Court rejects Sisodia’s bail plea; says he played ‘vital role’ in liquor case

While rejecting his bail plea, the court observed that his release “may adversely affect the ongoing investigation and will also seriously hamper the progress thereof”.

New Delhi | Updated: 01 April, 2023 3:40 pm IST
Former Delhi deputy CM Manish Sisodia has been named accused number 1 by CBI in the liquor policy case.

Former Delhi deputy chief minister Manish Sisodia was denied bail by a special CBI court on Saturday in connection with the now-scrapped Delhi liquor policy case. While rejecting his bail plea, the court observed that his release “may adversely affect the ongoing investigation and will also seriously hamper the progress thereof”.

Sisodia was arrested by the Central Bureau of Investigation (CBI) on February 26 and by the Enforcement Directorate (ED) on March 9.

In his order, special CBI Judge MK Nagpal observed that Sisodia – a senior leader of the Aam Aadmi Party (AAP) – had “played the most important and vital role” in the criminal conspiracy and “had been deeply involved in formulation as well as implementation of the excise policy to ensure achievement of objectives of the said (criminal) conspiracy”.

In its order, the special CBI Judge M K Nagpal observed: “…as per allegations made by prosecution and the evidence collected in support thereof so far”, Sisodia “can prima facie be held to be architect of the said criminal conspiracy”.

The court further ruled that evidence collected by the CBI “not only shows” Sisodia’s “active participation in the above criminal conspiracy, but also the prima facie commission of some substantive offences of the PC (Prevention of Corruption) Act by him”.

Last week, it reserved the order on Sisodia’s bail plea after the CBI’s counsel submitted brief written submissions and judgements concerned, as directed by the court on the last date of the hearing. The CBI also submitted case diary details and several statements of witnesses in the matter.

In his bail application, Sisodia stated that no fruitful purpose would be served to keep him in custody as all the recoveries in the case have already been made. He also stated that he joined the investigation as and when called by the CBI.

However, the judge noted that the CBI investigation has also revealed that Sisodia got annoyed with Rahul Singh, the then excise commissioner, as he did not get prepared the Cabinet note as per the draft handed over to him by the AAP leader and for incorporating the opinion of legal experts also in the said note, along with expert committee report and the comments/feedback of public/stakeholders.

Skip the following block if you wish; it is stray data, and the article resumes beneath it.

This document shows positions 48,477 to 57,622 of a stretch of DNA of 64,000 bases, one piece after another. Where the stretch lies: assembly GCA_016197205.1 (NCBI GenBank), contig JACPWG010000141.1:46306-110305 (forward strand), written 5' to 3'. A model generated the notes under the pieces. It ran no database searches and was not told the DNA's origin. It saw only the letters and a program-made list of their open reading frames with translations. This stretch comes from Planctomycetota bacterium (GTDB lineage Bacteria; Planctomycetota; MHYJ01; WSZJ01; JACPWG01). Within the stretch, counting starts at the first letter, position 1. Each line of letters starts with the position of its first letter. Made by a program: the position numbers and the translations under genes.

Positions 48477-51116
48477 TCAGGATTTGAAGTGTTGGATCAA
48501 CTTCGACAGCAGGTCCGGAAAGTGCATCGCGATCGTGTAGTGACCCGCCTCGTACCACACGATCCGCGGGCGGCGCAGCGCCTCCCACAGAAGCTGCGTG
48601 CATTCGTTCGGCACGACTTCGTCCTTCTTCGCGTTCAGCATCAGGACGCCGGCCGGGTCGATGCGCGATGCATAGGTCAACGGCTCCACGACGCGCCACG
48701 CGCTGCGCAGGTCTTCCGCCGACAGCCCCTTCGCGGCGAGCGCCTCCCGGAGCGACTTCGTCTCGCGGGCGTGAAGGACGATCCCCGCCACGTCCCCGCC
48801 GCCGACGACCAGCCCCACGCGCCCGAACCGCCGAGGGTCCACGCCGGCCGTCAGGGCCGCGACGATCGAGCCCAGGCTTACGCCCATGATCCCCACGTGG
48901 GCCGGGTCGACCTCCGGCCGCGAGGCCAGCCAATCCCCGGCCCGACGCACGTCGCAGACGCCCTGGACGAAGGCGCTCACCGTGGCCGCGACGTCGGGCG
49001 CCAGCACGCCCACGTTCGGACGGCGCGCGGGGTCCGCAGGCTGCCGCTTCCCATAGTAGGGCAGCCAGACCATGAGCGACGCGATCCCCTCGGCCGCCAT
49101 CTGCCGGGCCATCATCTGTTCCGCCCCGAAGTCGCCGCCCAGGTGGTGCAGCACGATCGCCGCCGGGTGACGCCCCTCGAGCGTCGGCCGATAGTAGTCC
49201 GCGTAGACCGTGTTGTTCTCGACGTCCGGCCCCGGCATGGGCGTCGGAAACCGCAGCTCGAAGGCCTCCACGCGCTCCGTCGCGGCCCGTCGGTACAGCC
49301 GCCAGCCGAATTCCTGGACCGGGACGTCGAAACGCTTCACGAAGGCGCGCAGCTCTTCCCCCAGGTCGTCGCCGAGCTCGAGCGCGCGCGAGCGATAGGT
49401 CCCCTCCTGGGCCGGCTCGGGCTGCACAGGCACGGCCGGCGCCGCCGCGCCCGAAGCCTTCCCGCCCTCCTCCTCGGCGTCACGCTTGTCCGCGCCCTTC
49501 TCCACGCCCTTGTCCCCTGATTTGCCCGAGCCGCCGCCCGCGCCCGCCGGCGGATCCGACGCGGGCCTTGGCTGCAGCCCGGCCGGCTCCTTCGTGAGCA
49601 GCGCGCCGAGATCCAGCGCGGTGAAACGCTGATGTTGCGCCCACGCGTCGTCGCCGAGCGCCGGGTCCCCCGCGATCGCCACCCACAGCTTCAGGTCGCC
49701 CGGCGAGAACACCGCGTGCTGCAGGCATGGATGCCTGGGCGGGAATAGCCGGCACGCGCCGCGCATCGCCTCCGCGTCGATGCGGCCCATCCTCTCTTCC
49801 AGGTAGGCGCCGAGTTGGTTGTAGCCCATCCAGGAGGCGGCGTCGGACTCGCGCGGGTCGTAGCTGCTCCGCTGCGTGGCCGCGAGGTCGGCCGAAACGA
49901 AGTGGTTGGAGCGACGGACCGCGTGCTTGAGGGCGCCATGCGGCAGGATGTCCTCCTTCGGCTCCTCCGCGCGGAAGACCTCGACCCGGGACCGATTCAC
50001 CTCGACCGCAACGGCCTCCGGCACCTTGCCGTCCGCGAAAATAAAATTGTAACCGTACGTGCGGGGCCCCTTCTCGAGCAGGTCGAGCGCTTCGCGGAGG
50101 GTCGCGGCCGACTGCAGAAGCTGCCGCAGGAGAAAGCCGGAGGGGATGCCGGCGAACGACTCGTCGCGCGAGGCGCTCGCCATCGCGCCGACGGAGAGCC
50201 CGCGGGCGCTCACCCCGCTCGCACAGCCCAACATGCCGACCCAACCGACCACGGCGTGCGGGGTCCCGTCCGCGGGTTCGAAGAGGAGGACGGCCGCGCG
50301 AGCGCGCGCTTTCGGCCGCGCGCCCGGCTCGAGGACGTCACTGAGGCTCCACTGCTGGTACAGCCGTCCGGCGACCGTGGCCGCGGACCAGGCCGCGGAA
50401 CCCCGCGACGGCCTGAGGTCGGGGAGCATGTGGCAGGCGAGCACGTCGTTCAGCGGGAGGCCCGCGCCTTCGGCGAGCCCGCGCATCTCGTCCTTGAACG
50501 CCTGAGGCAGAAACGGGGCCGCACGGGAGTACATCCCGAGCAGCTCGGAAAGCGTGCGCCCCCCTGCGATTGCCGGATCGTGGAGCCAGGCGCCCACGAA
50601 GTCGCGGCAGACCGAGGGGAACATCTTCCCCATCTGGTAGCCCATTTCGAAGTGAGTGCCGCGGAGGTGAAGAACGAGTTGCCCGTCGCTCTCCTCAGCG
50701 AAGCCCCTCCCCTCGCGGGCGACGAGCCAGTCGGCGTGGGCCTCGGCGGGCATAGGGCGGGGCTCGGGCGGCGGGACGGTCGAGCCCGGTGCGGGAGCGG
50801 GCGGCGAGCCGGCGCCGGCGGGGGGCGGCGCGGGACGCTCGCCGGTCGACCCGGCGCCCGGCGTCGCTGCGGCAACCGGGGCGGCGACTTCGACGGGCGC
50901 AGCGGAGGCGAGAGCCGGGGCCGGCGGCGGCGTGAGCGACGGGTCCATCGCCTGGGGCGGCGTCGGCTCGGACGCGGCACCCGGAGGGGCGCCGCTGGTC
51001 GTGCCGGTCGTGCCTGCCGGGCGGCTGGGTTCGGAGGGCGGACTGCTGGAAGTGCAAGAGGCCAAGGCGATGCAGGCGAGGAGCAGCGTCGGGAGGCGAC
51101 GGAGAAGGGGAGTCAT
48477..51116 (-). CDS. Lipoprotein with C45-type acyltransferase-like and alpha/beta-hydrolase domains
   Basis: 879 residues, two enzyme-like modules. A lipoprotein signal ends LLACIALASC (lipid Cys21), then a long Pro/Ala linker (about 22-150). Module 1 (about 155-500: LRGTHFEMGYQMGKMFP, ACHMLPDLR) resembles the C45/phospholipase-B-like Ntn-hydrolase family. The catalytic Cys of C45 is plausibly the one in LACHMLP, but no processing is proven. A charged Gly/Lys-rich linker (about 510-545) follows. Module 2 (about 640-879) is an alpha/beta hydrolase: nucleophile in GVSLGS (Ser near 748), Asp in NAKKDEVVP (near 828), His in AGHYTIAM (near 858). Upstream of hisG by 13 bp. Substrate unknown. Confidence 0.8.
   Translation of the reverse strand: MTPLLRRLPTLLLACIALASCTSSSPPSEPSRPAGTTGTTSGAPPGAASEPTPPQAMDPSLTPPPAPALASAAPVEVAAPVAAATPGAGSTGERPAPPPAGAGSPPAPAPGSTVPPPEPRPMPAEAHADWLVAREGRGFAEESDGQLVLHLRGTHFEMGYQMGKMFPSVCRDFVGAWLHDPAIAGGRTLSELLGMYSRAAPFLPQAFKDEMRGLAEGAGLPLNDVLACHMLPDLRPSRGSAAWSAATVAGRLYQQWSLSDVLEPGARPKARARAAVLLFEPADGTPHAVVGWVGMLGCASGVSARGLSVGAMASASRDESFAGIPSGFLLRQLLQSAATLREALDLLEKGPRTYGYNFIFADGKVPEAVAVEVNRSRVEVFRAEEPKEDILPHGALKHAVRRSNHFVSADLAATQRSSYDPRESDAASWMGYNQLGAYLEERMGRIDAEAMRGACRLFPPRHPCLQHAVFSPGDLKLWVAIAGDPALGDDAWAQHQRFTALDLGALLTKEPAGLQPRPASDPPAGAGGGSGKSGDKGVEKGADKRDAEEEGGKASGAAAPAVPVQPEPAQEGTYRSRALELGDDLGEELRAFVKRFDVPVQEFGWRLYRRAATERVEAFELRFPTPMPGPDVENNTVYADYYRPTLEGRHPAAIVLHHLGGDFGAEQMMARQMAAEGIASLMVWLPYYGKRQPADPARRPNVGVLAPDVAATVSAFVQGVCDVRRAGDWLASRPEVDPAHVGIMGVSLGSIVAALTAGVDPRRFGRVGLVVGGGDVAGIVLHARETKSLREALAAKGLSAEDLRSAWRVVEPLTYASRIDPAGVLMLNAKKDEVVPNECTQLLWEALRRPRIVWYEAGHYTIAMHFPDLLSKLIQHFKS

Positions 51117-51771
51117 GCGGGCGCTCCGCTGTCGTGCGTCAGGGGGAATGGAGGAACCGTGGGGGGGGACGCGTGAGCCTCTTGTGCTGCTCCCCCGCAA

The judge observed that Singh, in his statement, has even claimed that in the evening of January 28, “he was telephonically scolded and threatened by Sisodia to be removed from the post of excise commissioner and he was even got removed from the said post subsequently on February 2, 2023 and in his place, Sanjay Goel joined as the department.

In his order, the judge said, observing the prosecution submissions, that Sisodia then got prepared a fresh Cabinet note with the help of Goel and though the said note contained the expert committee recommendations as well as the comments or feedback received from the public or stakeholders, but as per instructions of the accused, opinions given by the legal experts were not incorporated in or forwarded with the said report and this note was ultimately put up before the Cabinet on February 5, 2023 with a preconceived notion to bring about changes in the retail and wholesale models of the excise policy in total variance to the model, which was suggested by the committee.

“The decision to constitute GoM is also stated to have been taken by the Cabinet in this meeting, though GoM actually came to be constituted on February 9, 2023,” the judge noted.

It has also been alleged by CBI that though few meetings of the GoM were held in the month of February, 2021 and various types of records and data were sought from the Excise department and considered by the GoM, but no record of such discussions or considerations of the GoM meetings has been maintained and the GoM acted in a disguised manner as no minutes of meetings of the GoM were being prepared, the judge said.

He also observed that serious allegations have been made against Sisodia for tampering with evidence related to the case by destroying some of his mobile phones. These phones contained crucial information and documents in the form of digital evidence regarding the policy formulation and conspiracy entered into between the accused persons.

During the relevant period from the date when the matter was referred to the CBI by the Lt Governor for inquiry and registration of a criminal case, until Sisodia was made to join the investigation, he possessed and used four different mobile handsets. However, he produced only one handset before the IO and withheld three other handsets, raising serious apprehensions that he destroyed them with the intent of causing destruction of the digital evidence contained therein about the existence of the conspiracy and the participation of various accused, including himself, in the conspiracy.

The judge also pointed out that Sisodia does not satisfy the triple test as discussed earlier. While he cannot be considered a flight risk, his conduct, as reflected from the destruction or non-production of his previous mobile phones during the relevant period and the apparent role played by him in not producing or missing of the file of one Cabinet note put up through the then excise commissioner Singh, may raise serious apprehensions of destruction or tampering of further evidence and even influencing some prime witnesses of the case by him or at his instance, if he is released on bail by the court.

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